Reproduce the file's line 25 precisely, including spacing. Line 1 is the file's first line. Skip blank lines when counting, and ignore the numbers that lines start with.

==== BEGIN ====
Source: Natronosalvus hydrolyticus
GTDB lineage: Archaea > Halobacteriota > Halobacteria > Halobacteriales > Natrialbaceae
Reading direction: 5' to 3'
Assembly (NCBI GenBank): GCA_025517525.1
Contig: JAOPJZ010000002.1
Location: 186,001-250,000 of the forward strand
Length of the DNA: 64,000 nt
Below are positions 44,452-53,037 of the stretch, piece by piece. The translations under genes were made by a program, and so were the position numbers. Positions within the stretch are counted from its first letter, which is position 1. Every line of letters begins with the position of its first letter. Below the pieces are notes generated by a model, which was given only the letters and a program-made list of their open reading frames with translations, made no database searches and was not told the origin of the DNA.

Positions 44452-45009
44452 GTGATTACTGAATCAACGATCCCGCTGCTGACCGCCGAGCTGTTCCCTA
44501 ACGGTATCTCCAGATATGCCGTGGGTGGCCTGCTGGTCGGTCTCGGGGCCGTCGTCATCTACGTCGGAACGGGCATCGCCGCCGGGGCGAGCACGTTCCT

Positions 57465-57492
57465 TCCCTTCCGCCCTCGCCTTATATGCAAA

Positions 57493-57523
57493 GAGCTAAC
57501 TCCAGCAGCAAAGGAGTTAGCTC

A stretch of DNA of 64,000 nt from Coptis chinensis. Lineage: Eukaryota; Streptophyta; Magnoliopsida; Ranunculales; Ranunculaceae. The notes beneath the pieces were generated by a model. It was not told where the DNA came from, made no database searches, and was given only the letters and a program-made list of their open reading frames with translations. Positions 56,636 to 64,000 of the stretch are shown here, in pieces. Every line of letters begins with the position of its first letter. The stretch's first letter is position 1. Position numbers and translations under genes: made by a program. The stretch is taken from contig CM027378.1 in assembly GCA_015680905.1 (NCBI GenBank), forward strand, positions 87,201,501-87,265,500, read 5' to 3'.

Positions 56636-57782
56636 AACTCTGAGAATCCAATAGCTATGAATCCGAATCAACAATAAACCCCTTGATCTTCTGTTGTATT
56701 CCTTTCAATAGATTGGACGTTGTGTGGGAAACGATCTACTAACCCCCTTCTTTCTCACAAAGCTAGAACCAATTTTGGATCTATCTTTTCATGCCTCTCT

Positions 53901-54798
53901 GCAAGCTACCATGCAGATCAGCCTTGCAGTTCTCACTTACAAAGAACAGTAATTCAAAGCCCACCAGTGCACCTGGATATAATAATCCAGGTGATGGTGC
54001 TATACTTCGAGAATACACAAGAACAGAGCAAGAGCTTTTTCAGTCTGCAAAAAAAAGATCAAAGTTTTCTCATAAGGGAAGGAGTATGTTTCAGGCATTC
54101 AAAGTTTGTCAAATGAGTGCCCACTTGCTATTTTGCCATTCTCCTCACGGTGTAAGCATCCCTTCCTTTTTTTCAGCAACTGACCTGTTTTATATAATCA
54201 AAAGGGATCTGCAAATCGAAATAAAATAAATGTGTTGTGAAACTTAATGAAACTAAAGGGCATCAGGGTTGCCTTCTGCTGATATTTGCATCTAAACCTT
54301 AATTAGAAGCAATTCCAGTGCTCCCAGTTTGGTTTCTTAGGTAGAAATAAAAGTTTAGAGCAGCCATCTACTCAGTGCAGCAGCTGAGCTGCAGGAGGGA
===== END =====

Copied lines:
54201 AAAGGGATCTGCAAATCGAAATAAAATAAATGTGTTGTGAAACTTAATGAAACTAAAGGGCATCAGGGTTGCCTTCTGCTGATATTTGCATCTAAACCTT